Saturday, October 22, 2016

Seoul - Rome

October 23, 2016 I spent most of last week in Seoul with our friars at their provincial chapter. I had been the visitator for this province since the Assistant General for Asia comes for Korea and he could not do the visitation in his own province. I had a presentation that went less than an hour, but there is something about being present for the discussions that shows the local friars that we, in Rome, care about what is going on there. The General and Benedict, the Assistant General for Asia were also there. I was also present on Wednesday for a discussion on the future of our Philippine custody. We have been looking at the situation for some time, and would like Korea to take a more active role in guiding the Philippines so that they could be better prepared to become a province. There will be a proposal at the second session of their chapter in November that says this. I arrived back in Rome on Thursday evening. I had a few meetings on Friday, and yesterday I was trying to catch up on rest and sleep. This has been a bad jet lag time since I did an around the world trip in about ten days. It will probably take more than a week for me to catch up. Later this morning the General Definitory heads out to Portugal. It is only about a two hour trip. We have a congress there to celebrate the 100th anniversary of the founding of the Militia of Mary Immaculate, a group founded by St. Maximilian Kolbe. Then we will also have a definitory there. From there I will head to Dublin for a visitation of the Irish part of the Great Britain/Ireland custody. I will not be back in Rome until early December. I have finished some books: Dunkirk: Retreat to Victory by Julian Thompson The story of the mass evacuation of most of the British Expeditionary Force from northern France where they were trapped at the beginning of World War II has always fascinated me. This is not the book to read about this topic. It delves mostly into land defences as the pocket which held the Brits collapsed around them. It speaks at length of the names and identify of various groups of soldiers. It only quickly covers the actual evacuation. A Change in His Heart by Jack Gredrickson This is a very good story about a beaten down detective in a small city who seeks to survive numerous indignities throughout a snow storm. In the meantime, a discount store owner and his assistant are selling cheap, fire damaged boots to a multitude of customers. These stories collide when the detective buys a pair of boots which smell of smoke, have a purple dye that runs, and are uncomfortable. The owners assistant discovers both that his boss has been setting him up to be charged with sales tax violations, and that he sabotoged his romantic interest. It has a very good ending. Seven Women by Eric Metaxis This is a companion volume to Metaxis’ book on seven men. These are important women who, by their faith, managed to change the world. They include Joan of Arc, Susanna Wesley, Hannah More, St. Maria of Paris, Corrie ten Boom, Rosa Parks and Mother Teresa. This is a nice mix of the Christian tradition,, including two Catholics, one Orthodox and four Protestant. Three are from previous centuries while the other four are recent, including two who gave their witness saving people during World War II. This is the author of a biography of Dietrich Bonhoeffer and another one on William Wilberforce who fought for an end to the slave trade at the beginning of the 19th century The book is a series of short biographies, and is an inspiring read Rocks with Wings by Anne Hillerman This is one of the books written by the daughter of Tony Hillerman. He has written a long series of books of police enforcement on the Navaho reservation. His books give a wonderful insight into modern day Navaho culture Anne Hillerman is successful on that insight as well, but the plot of her detective story leaves something to be desired. She seems desperate at the end of the book to put everything in at once, and she has characters saying things that are unlikely just so that she can tie the plot together. I hope that her future books are as good on the cultural elements but improve on the detective part of the story. Hail Dayton by Rachel Maddux This is the story of visiting a small town in Tennessee, Dayton, in which the famous Scopes Evolution Trial took place. There is nothing much there, but a few years ago the town fathers arranged for an annual commemoration of the event with a series of plays and other events. The author comes from up the road a bit in Tennessee, and Dayton had often been used as a mock term for a hick town. After visiting Dayton, the author finds that much more difficult to do. Hope you have a good week. Shalom fr. Jude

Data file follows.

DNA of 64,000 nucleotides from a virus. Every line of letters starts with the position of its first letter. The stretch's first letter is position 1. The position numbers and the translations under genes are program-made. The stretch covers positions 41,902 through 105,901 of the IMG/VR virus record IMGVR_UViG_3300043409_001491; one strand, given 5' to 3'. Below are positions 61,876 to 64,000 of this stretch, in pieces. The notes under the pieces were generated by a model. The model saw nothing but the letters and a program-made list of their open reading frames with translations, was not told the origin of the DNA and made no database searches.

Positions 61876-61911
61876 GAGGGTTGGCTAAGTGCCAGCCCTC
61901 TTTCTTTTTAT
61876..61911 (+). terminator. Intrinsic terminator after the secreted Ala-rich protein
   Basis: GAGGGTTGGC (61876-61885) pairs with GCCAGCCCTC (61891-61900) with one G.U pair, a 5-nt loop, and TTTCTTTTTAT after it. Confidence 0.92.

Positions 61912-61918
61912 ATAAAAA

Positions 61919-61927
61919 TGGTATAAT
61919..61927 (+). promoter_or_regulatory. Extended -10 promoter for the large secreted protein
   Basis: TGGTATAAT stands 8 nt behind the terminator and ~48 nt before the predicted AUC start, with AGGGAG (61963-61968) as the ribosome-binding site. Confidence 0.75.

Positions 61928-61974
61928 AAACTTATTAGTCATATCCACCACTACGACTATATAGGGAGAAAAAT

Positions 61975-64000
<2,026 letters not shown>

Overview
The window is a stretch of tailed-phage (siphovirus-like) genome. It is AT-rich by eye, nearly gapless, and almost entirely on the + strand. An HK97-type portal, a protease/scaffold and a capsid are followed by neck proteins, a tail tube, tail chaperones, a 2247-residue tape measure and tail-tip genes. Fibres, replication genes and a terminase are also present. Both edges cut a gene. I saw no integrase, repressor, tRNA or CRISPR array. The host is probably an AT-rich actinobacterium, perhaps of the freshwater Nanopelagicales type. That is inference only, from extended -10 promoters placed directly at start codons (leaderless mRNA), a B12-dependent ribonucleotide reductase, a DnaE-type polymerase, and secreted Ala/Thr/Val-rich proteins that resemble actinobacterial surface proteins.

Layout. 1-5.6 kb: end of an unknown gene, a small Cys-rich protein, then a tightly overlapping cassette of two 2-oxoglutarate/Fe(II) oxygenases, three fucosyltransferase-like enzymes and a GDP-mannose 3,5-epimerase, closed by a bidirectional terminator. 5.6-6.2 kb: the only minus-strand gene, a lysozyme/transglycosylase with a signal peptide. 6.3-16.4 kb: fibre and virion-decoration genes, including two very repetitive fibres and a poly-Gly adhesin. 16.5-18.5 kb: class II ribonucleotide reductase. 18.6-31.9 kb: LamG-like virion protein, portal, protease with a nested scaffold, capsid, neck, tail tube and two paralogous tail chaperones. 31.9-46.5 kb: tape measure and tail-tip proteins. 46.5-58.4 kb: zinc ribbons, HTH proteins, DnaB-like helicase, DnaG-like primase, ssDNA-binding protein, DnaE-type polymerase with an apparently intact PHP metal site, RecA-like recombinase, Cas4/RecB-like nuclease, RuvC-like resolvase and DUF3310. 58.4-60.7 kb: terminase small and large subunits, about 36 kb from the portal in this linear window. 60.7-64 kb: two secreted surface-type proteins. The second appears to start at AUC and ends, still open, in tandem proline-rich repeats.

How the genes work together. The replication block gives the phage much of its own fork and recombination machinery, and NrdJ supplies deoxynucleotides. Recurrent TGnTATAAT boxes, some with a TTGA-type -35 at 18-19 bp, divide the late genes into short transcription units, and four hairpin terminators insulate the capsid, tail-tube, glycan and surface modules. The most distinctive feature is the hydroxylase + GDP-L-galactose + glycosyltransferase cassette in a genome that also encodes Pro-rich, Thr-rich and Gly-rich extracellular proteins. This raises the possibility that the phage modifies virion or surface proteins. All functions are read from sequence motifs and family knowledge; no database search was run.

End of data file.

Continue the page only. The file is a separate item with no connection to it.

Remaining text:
Thursday, October 13, 2016

Rome - Montreal

October 13, 2016 Peace and Good, The last few days of last week were spent in Rome. There I had the joy of showing my niece from Chicago, Christine, and her husband, Reid, around Rome. They arrived on the 4th and left on Saturday morning. Even though I have theoretically lived in Rome for the past six years, I get very few opportunities to see the city. It is sort of like what happened growing up in Buffalo which is just down the road from Niagara Falls. The only time that we really got to see it was when relatives were in Buffalo to visit us. Likewise, when I am in Rome, I am usually there for meetings and don't get to see the sights. So it was great to see my relatives, and it was great to see the city as well. One of the things that we did was go to an audience with the Holy Father. It is funny that until recently I have not gotten to see him up close, and just in the past two months I have seen him three times: in Cracow, in Assisi and at St. Peter's Basilica. He looked tired this past Wednesday, as he did in Assisi. I have to keep remembering that he is around 80 years old, and that is really a lot to ask of someone at that age. On Sunday I flew out to Montreal where we have been having meetings for the past few days with the provincials of our federation. This is a beautiful city, and the friars here have been incredibly hospitable. They are Polish friars, and the Poles show hospitality with food. That has been the case, and I think we all put on 10 pounds in the past few days. Tomorrow I head on to the next city: Seoul. I will be there to give my report on the visitation that I did there to the friars present at their provincial chapter. I will arrive on Saturday and leave on Thursday. I have finished some books: A Certain Recollection by John Buentello This is the story of a police officer who responds to being awakened in the night by passing police cruisers by getting up and going to the scene of the crime. The only problem is that he is not an acting officer. He is retired and is suffering from dimentia. Yet, his natural instincts are powerful and he is able to solve the crime before the other officers sufle him off the scene. Hitler’s Scientists by John Cornwall This is an overview of science in medicine from the end of World War I up to the end of World War II. The author speaks of how many of the scientists did terrible things, some because they wanted to but others because they were afraid of losing their privilege or status. He contrasts the many failed research projects in Germany because of lack of organization (with various offices fighting for projects and refusing to share their findings with others) with the more centralized research projects in Great Britain. He sounds a warning at the end concerning scientists (e.g. geneticists, virologists) who feel that they can do whatever they want because they are only trying to learn (without examining the possible terrible consequences of their choices). Tales of the Trash by Peter Hessler This is a really fine short story of an ex-patriot living in Cairo and his trash collector. Although those who collect trash seem to be at the bottom of society, it is actually a very developed system of work and bribes and rights which regulates trash collection better than most modern companies could ever devise. The trash collector becomes a type of friend with this man, sharing beers in the evening and the trash collector even asking the man’s advice with medical matters. Rival Rails: the race to build America’s Greatest Transcontinental Railroad by Walter Borneman This is the story of the quest to build transcontinental railroads (not just the first one) and all the machinations what various rail barons went through to get their rails down and to try to keep others from doing the same. One get the sense that most of those building up their railroad chains (either through construction or through purchase of pre-existing railroads) didn’t really consider the cost and profit question, nor did most of them have as their first priority the service that they were going to offer to their customers. There is an interesting aside about a Fred Harvey who set up the first decent railroad restaurants and then also the best dining cars available. Serial Killer by Jon Breen A couple of police detectives go to a creative writing class to share their experiences of policing with those who want to write detective novels. One of the students asks whether they have ever dealt with a serial killer. They recount how a man feeding the birds in a park became so upset with another man who tried to stop him because of the harm he was doing to the birds that he eventually killed him. There is a clever twist when they are asked why the detectives would consider him to be a serial killer when he only killed one man. I hope you have a good week. Shalom fr. Jude